11 seeds and their health benefits you should know

11 seeds and their health benefits you should know

Seldom accorded their due in the nutritive food ladder, seeds lose out to the more appealing and scrumptious nuts

Gita HariUpdated: Saturday, July 29, 2023, 07:28 PM IST

Be it any seed, they never fail to deliver fibre, minerals, antioxidants and good fats. They help fill important shortfalls in your diet. Cheat the seeds by soaking, as it translates as germination of a new plant for them, and they get ready to provide all the nourishment required for the growth of their little ones. When you eat these sprouts, you gain the health benefits reserved for the young plants.

Nutritionist & Lifestyle Educator Karishma Chawla advises, “Seeds like flax and chia shall be consumed by women as sources of omega 3 fats, but must be avoided by men since they contain phytoestrogens. Seeds such as pumpkin, sunflower or watermelon shall be taken in small quantities to benefit from their vitamin and mineral content. Large quantities increase the intake of Omega 6 fats and reduce the benefits of Omega 3 fats.”

Papaya seeds

“These seeds are a good source of calcium, magnesium and phosphorus. It has a strong antibacterial and anti-inflammatory effect on the digestive system too,” informs Nutritionist & Lifestyle Educator Karishma Chawla. Eat them straight from the fruit if your tastebuds like a mildly spicy, peppery flavour.

Hemp seeds

Despite belonging to ganja plant, hemp seeds do not create a mood-altering effect but are considered as superfood. They burst with very superior quality of plant protein to help muscle building due to its 20 amino acids. Also packs in bone-building calcium, energy-boosting elements and brings relief to skin ailments like eczema. Drink as bhang thandai occasionally, or engage its soft, buttery texture by sprinkling on shakes, breakfast cereals, salads, bruschettas, toastadas.

Kala jeera/kalonji

It one of the most found seeds in Indian kitchens. Its benefits include hypoglycemic activity which means it controls bloods sugar and is a boon for diabetics. It is helpful in ailments of heart, eyes, stomach and neurological disorders. It also reduces the harmfulness of chemicals and safeguards against liver and kidney damage. Lightly toasted and ground, its herb-like aroma can up the flavour profile of curries, stir-fried in veggies or dals.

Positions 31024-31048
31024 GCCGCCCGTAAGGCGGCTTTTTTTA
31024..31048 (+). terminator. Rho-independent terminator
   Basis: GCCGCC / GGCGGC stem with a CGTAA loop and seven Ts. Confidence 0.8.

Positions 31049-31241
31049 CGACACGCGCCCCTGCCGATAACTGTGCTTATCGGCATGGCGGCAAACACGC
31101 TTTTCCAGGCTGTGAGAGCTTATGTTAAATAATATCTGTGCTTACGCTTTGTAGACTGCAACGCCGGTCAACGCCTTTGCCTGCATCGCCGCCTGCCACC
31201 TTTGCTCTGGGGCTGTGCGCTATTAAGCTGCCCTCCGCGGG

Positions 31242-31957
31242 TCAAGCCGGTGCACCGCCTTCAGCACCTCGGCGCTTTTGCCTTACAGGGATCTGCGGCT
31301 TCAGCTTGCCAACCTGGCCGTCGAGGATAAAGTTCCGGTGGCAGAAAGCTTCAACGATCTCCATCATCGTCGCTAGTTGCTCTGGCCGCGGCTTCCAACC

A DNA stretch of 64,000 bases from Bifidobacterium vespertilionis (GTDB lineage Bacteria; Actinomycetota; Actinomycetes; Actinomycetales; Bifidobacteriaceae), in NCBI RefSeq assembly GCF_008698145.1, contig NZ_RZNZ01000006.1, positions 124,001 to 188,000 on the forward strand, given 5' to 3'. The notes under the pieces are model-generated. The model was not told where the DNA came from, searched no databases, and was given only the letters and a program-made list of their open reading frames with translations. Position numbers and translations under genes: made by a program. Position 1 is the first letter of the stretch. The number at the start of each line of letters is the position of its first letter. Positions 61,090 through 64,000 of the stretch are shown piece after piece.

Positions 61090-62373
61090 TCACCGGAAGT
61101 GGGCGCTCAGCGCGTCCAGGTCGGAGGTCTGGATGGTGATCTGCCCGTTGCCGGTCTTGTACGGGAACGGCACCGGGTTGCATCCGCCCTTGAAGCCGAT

Flax seeds

Considered to be among the top rankers in dietary sources of soluble fibre, the nutty seeds slacken digestion which means they offer satiety and regulate blood sugar. Modulates inflammation as it contains omega-3 and lignans help prevent cancer. Raw flaxseeds contain toxin and they have to be toasted before consuming. Baker Saloni Mehta suggests, “Besides sprinkling it on soups, salads and raita, I use it in baked goods by swapping a certain proportion of butter with ground flaxseed.”

Chia seeds

An old hand with strong antioxidant measure and Omega-3 fatty acids, it was used to strengthen Aztec armies. Chia seeds puts forth its fibre in a unique way. It bloats to form a gel when it syntheses with peptic juices in the gut leading to a feeling of fullness and controls blood sugar. Dry seeds can be added to yoghurt, salad, breakfast cereals. Chia gel can help thicken soups, smoothies, stews or puddings.

Pumpkin seeds

Often tossed away as waste, these priceless seeds boost skin health, improve heart and liver functions, apart from aiding weight loss and bone strength. The presence of fibre, Omega-3 and 6 fatty acids, magnesium and antioxidants contribute to its health benefits. They defend against chronic and serious ailments like heart disease and cancer. Blend in sauces, smoothies, sprinkle roasted and muddled seeds over salads for a crunch. Simply roast and eat as a snack.